I’ve never had a green thumb. I have envied other people’s landscaping, thought it would be nice to have pretty flowers of my own, wondered why I couldn’t keep plants alive for more than a few weeks. After several failed attempts as a homeowner to add color to my yard, and without the big budget I thought I needed to hire someone to come in and do everything for me, I had resigned myself many years back to the fact that I’m just not a plant person and so what if I don’t have the most attractive yard.
Since starting to work at Sickles Market a little over a year ago, though, being surrounded by all the pretty plants, trees, and flowers every day, I became more enchanted by their appeal and it re-awakened my desire to put some of that beauty in my own life. The only problem was I still had no clue where to start, what to plant, where and how to lay it all out, how to arrange and combine different types of plants, and how to take care of them so they’d actually stay alive.
I embarked on a project to transform my landscape from barren to bountiful, sorry to sumptuous – and share what I learned with others like me. Sickles Market’s Garden Center professionals made it all possible, guiding me from planning and plant selection to final primping with outdoor accessories.
Today my front yard is charming and cheerful. I’ve enhanced the curb appeal of my home and I’m proud not only because it looks so nice, but because I’m keeping things alive and beautiful. My back yard is the private, inviting, and comfortable living space I always wanted, but just didn’t know how to make possible. My kids and I were sitting out back one night recently, when we looked around and one of them said, “Can you believe we’re sitting in our back yard?!” It was like a whole new way for us to enjoy being together. I got a little choked up as I realized our landscape transformation was a lot more than a landscape transformation. It had added new dimensions to our life.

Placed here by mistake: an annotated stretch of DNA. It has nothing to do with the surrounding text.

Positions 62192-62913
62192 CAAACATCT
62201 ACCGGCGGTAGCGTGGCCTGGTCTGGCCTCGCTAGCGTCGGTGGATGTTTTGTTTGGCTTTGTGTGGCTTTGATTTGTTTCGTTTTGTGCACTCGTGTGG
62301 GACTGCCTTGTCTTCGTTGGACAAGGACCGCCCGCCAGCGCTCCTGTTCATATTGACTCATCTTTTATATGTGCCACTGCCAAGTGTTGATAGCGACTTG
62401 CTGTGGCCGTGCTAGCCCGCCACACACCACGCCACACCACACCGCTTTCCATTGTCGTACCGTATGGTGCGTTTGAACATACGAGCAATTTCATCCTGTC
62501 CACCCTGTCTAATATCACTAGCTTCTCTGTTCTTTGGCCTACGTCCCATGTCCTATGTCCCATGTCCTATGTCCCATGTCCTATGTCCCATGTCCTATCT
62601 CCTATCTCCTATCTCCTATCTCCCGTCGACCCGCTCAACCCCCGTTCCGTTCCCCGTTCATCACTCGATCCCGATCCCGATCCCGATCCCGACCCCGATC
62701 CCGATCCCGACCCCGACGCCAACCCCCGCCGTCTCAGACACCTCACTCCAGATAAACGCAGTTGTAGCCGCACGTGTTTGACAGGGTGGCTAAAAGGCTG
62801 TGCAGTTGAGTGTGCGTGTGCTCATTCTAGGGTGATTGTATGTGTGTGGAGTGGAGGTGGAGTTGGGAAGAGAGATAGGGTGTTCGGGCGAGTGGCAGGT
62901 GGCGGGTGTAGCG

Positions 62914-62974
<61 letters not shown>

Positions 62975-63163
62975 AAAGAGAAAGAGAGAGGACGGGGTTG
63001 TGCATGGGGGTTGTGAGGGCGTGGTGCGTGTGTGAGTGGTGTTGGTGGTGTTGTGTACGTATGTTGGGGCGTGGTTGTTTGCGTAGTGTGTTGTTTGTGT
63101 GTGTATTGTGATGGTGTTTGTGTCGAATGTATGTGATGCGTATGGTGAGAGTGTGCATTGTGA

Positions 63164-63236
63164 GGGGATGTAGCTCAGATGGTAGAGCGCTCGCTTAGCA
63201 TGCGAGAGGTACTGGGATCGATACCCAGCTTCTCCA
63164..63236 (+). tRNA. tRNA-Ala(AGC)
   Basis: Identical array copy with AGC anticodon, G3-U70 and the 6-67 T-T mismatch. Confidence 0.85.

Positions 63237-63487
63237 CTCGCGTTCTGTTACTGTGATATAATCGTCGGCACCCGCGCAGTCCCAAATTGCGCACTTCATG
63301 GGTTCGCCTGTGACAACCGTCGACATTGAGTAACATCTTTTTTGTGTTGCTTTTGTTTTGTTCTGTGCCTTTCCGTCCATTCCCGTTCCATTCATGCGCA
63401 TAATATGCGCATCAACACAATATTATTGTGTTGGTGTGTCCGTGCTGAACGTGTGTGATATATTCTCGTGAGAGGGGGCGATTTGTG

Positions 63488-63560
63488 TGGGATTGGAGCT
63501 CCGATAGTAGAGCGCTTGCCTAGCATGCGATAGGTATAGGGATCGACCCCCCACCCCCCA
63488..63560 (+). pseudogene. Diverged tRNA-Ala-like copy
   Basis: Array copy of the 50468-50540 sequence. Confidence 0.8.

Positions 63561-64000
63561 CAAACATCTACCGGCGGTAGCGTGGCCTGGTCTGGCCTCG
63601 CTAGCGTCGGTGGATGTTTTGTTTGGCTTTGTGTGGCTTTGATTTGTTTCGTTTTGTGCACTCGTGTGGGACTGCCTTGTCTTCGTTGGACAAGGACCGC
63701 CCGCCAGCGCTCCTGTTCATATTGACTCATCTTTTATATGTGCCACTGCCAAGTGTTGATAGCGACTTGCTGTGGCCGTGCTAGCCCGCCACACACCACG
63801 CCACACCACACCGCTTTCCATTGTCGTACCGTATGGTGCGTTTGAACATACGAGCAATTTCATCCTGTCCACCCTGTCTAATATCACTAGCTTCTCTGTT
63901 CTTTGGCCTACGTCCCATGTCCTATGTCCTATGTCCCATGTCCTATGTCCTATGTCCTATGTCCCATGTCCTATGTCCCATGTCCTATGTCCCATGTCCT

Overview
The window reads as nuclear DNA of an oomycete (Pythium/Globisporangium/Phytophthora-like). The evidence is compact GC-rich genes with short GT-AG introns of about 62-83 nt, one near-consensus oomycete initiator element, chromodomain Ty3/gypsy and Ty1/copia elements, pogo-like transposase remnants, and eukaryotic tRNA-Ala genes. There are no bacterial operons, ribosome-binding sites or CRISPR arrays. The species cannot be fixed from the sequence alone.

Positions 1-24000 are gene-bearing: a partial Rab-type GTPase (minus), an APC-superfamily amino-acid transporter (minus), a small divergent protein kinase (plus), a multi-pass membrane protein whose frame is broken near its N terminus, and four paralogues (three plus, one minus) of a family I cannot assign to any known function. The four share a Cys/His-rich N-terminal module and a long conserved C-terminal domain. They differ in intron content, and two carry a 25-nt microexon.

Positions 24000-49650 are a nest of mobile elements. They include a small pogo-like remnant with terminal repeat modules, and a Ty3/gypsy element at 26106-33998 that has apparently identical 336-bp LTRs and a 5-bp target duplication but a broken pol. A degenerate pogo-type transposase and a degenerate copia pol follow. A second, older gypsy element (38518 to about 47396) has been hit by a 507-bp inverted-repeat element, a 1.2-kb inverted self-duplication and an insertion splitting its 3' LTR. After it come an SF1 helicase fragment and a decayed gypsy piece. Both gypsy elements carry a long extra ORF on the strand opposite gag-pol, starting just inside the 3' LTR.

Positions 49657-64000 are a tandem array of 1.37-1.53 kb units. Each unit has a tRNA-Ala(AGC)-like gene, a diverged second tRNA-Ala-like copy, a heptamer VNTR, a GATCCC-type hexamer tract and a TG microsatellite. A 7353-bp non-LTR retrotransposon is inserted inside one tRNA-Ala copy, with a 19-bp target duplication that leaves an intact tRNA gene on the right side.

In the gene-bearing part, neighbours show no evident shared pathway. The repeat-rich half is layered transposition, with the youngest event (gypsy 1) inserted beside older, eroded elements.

Not only have we enjoyed hanging out together in our new outdoor living space, we had fun doing a lot of the work along the way, digging holes for the new plants, digging out bricks and debris from our planting beds to get ready to plant, visiting with neighbors while outside weeding or watering, chatting with each other while deadheading or watering our flower boxes out front.
One of my daughters remarked while we were preparing the beds for planting (digging out bricks and other debris that we found buried) that “It’s like making sure a child has a good home environment to grow up in. If there’s a lot of bad stuff that doesn’t belong in the bed, the plant may not be able to grow right.”
My other daughter looked at our flower boxes the other day and said, “I can’t believe how big and full the flowers have gotten. I guess that’s because we’re taking care of them.”
Maybe I’m reading too much into it, but these comments (and there have been many more like them), as well as my own random and philosophical thoughts along the way, seem kind of significant to me – like maybe there’s more to this landscape transformation than making our house look nicer, or improving our property value, or giving ourselves more pleasant outdoor living space, or learning ‘how to do plants.’ Sure It makes me feel good as a neighbor and a homeowner – and frankly as Sickles’ marketing manager -- but it also makes me feel good as a mom and as a person living an examined life. It’s reminded me that it’s never too late to try again something you may not have succeeded at in the past; never too late to learn something new. There’s always more than one way to work around an obstacle. Asking for and accepting help can be uncomfortable, but it connects you to your own humanity and it connects you to the people around you. And no matter how insurmountable something may seem, if you simply keep putting one foot in front of another, you will eventually get where you want to be. You can’t snap your fingers and make something happen, but taking one step at a time is a positive and powerful way to get where you’re going.
I think about the project being “complete” and I realize it’s just the creation that’s done. The maintenance goes on day to day, dead-heading the trailing vinca in my window boxes, weeding our beds, contemplating seasonal changes, pruning, and future phases, like planting perennials and more annuals next year. But instead of feeling un-doable, it feels good. There’s no rush, my kids seem interested in working on it with me, and I’m grateful that the people at Sickles Market are not only experts who’ll steer me right on what, where, and when to plant, but also friends that have joined and supported me in my journey.